So what do you do about it? There is treatment you can purchase from the pet store. I got a bad case of it on my first tank setup this year, and this was part of my crash and burn. I’d purchased fish from two different pet stores, and one of them was infected and it spread. Not good!
The only way to avoid ICH completely is to have a small 10-gallon setup that you place new fish in for a quarantine period. But that’s a lot of time, money and hassle for most people. I recommend getting your fish from one place, and have treatment ready so you can hit it fast if needed. Upping the water temp to 80 can also help kill the parasite off.
If you see white spots, act fast!
If I was doing this all over again, I’d get a 55-gallon fish tank minimum. The 29 is really nice, but you’re still limited to how many fish you can put in there. If I had a 55-gallon I could have more than one angel fish, a school of tetras, etc. With the larger tank I’d also study up and really design the landscape of the tank more with not just live plants, but wood, etc.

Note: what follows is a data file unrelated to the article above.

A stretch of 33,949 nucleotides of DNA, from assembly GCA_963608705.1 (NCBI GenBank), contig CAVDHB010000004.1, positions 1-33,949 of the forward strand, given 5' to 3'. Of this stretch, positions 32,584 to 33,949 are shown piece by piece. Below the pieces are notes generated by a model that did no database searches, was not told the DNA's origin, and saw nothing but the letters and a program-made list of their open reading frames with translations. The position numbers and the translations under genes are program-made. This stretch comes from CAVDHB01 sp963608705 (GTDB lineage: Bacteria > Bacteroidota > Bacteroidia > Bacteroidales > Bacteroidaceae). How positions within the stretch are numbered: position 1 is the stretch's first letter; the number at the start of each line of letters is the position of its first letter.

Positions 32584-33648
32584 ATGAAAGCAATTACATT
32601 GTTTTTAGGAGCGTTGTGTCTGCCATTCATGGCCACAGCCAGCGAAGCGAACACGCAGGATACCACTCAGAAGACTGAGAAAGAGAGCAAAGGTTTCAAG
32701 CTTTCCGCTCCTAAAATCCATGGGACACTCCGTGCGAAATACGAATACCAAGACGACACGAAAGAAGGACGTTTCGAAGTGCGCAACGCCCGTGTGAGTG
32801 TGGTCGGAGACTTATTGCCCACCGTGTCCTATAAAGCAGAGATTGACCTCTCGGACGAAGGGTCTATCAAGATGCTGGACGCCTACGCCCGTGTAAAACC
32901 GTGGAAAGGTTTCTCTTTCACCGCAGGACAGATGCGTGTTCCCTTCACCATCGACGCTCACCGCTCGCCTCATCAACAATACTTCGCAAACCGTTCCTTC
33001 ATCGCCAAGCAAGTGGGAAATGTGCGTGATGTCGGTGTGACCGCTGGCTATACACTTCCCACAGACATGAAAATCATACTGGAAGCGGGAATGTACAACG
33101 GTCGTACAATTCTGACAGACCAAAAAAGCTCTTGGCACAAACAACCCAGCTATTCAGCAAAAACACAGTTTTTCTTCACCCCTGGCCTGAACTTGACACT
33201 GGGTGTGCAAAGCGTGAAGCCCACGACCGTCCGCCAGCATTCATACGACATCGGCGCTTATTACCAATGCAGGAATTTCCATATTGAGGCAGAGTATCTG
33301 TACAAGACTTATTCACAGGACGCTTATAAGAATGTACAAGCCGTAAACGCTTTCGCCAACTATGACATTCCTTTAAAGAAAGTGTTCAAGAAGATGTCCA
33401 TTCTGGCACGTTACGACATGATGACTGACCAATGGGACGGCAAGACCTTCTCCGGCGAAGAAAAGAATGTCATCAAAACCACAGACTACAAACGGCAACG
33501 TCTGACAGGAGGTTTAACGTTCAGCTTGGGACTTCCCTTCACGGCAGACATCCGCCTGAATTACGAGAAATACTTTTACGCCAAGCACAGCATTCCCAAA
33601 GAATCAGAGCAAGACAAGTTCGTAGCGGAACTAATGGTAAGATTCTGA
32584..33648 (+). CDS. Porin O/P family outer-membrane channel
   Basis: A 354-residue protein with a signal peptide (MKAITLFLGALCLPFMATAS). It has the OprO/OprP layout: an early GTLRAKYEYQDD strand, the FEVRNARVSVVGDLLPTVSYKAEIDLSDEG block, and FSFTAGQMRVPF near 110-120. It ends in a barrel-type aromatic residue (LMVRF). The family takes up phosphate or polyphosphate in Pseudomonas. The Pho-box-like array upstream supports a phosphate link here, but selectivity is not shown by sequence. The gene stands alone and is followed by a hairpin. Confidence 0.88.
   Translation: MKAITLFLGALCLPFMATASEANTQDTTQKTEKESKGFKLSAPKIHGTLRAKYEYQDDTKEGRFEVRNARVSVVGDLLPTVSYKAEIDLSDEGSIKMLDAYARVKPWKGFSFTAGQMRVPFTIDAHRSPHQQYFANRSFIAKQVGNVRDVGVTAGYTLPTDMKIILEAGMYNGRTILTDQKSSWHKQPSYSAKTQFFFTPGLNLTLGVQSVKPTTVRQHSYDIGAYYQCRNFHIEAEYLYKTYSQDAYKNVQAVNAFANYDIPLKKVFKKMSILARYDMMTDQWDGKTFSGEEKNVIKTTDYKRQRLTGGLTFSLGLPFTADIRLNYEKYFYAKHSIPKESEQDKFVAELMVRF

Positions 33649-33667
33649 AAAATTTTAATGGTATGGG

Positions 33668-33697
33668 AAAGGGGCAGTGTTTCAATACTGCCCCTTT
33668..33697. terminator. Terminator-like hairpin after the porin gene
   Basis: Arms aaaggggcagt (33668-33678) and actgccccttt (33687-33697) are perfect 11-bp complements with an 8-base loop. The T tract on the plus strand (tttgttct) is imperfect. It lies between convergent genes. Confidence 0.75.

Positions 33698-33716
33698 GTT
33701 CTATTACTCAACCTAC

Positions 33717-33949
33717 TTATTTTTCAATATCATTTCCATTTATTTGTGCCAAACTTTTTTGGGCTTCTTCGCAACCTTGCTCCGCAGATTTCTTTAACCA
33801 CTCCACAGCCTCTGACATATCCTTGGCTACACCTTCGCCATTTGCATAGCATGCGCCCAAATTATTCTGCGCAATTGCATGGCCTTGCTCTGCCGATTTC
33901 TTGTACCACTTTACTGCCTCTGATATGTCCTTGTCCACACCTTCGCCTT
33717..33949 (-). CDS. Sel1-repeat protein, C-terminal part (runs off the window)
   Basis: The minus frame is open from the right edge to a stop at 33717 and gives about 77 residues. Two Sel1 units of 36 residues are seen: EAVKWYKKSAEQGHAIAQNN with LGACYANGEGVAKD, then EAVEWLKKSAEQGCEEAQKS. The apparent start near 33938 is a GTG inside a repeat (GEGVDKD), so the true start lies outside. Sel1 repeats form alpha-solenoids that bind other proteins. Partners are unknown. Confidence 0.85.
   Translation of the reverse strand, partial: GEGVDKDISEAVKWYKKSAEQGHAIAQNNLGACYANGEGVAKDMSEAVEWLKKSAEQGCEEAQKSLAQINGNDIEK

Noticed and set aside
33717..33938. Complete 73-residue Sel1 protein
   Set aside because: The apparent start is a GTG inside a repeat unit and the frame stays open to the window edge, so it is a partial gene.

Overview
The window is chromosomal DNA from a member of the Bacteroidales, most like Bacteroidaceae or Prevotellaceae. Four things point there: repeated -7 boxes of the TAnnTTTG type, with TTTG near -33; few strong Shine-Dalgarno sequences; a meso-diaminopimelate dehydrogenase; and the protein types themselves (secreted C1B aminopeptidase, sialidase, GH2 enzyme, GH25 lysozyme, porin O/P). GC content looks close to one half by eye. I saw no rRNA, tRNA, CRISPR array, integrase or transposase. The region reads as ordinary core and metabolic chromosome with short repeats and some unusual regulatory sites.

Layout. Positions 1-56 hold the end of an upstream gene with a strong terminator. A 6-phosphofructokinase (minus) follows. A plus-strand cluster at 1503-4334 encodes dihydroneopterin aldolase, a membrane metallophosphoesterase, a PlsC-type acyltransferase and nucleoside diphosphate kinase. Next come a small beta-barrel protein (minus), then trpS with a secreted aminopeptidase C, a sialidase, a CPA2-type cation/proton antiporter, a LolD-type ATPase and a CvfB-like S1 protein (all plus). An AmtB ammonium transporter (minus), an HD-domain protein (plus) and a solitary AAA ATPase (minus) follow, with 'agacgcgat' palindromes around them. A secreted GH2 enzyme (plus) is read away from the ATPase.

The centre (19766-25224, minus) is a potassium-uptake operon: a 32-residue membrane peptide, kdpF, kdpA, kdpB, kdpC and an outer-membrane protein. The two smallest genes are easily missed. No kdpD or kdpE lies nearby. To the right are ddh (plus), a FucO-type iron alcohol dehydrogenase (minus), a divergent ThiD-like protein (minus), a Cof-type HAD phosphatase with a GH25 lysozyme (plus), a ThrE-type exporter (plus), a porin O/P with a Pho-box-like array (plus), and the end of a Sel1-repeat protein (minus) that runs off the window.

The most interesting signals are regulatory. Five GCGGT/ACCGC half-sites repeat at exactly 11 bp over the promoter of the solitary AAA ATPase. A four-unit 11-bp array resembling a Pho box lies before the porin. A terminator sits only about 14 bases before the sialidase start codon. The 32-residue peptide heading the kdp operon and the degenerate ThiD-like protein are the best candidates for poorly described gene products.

Having a planted freshwater fish tank has been a lot of fun! If you’re about to jump in, I hope this writeup has proven helpful — Enjoy your new underwater world!
For those of you (like me) who thought you could put clean, filtered water into your new tank and immediately dump in fish, well… Think again. They could die on you. The nitrogen cycle we talked about in Part 2 must be in affect.
Fish need the eco-system God created in nature. They need a tank with beneficial bacteria to absorb ammonia, nitrites, etc.
As a fast summary, here’s the way to get your tank going:
That should really do it! Once your test comes out good, you’re ready for fish. And as mentioned above, if you really want to avoid ICH, quarantine them first if possible. I didn’t do this on round two, and avoided it this time, but that’s simply not always the case.
Hey, I hope you have a blast with your fish! It’s really a lot of fun.